R
Media Re-use
R
Accountability
A
Data Backup and Storage
A

Figure 5: Technical Safeguards Standards

Technical safeguards refer to the technology and the policy and procedures for its use that protect electronic PHI and control access to it. Figure 5 summarizes the Technical Safeguards’ standards and their associated required and addressable implementation specifications.

Standards
Implementation Specifications
R = Required
A = Addressable
Access Control Unique User Identification
R
Emergency Access Procedure
R
Automatic Logoff
A
Encryption and Decryption
A
Audit Controls
R
Integrity Mechanism to Authenticate Electronic PHI
A
Person or Entity Authentication
R
Transmission Security Integrity Controls
A
Encryption
A

The Organizational Requirements section of the HIPAA Security Rule includes the Standard, Business associate contracts or other arrangements. A covered entity is not in compliance with the standard if the it knows of a pattern of an activity or practice of the business associate that constitutes a material breach or violation of the business associate’s obligation to safeguard ePHI (under the contract or other arrangement), unless the covered entity takes reasonable steps to cure the breach or end the violation, as applicable. If such steps are unsuccessful, the covered entity is required to:

Terminate the contract or arrangement, if feasible or
If termination is not feasible, report the problem to the Secretary (HHS).

The required implementation specifications associated with this standard are:

  • Business Associate Contracts
  • Other Arrangements
  • Policies, Procedures and Documentation Requirements (164.316)

The Policies, Procedures and Documentation requirements includes two standards:

  • Policies and Procedures Standard
  • Documentation Standard

A covered entity must implement reasonable and appropriate policies and procedures to comply with the standards and implementation specifications. This standard is not to be construed to permit or excuse an action that violates any other standard, implementation specification, or other requirement. A covered entity may change its policies and procedures at any time, provided that the changes are documented and are implemented in accordance with this subpart.

A covered entity must maintain the policies and procedures implemented to comply with this subpart in written (which may be electronic) form. If an action, activity or assessment is required to be documented, the covered entity must maintain a written (which may be electronic) record of the action, activity, or assessment.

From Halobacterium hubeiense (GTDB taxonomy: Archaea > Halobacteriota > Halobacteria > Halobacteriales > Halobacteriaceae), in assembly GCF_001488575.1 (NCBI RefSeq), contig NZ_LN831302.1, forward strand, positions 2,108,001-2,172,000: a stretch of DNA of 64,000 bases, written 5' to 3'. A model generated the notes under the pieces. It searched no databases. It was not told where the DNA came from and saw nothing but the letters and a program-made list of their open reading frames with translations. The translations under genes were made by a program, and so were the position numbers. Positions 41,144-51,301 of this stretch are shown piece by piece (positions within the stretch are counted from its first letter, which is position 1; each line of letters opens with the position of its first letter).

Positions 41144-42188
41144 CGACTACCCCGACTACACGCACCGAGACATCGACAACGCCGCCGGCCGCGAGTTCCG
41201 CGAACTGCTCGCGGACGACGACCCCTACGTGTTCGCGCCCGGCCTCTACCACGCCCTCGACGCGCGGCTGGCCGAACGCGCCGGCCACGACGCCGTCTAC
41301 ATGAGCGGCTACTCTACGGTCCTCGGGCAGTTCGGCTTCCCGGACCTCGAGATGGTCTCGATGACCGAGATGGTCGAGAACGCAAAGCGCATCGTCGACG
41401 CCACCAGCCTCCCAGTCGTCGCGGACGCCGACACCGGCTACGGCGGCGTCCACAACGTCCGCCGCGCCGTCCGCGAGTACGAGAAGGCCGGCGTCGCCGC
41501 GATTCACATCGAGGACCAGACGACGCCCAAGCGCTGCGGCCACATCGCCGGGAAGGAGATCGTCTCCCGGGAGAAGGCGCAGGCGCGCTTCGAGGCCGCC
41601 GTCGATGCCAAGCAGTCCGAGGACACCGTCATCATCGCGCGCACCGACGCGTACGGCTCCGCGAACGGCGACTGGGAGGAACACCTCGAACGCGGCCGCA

Business Associates

Similar to the Privacy Rule requirement, covered entities must enter into a contract or other arrangement with business associates.

The contract must require the business associate to:

  • Implement safeguards that reasonably and appropriately protect the confidentiality, integrity, and availability of the electronic protected health information that it creates, receives, maintains, or transmits;
  • Ensure that any agent, including a subcontractor, to whom it provides this information agrees to implement reasonable and appropriate safeguards;
  • Report to the covered entity any security incident of which it becomes aware;
  • Make its policies and procedures, and documentation required by the Security Rule relating to such safeguards, available to the Secretary for purposes of determining the covered entity’s compliance with the regulations; and Authorize termination of the contract by the covered entity if the covered entity determines that the business associate has violated a material term of the contract.

The regulations contain certain exemptions to the above rules when both the covered entity and the business associate are governmental entities. This includes deferring to existing law and regulations, and allowing the two organizations to enter into a memorandum of understanding, rather than a contract, that contains terms that accomplish the objectives of the business associate contract.

Preemption

Generally, the Security Rule preempts contrary state law, except for exception determinations made by the Secretary.

Enforcement

Enforcement of the Security Rule is the responsibility of CMS. However, enforcement regulations will be published in a separate rule, which is forthcoming.

For more information about HIPAA Academy’s consulting services, please contact John Schelewitz at +1.480.633.3225  or John.Schelewitz@ecfirst.com.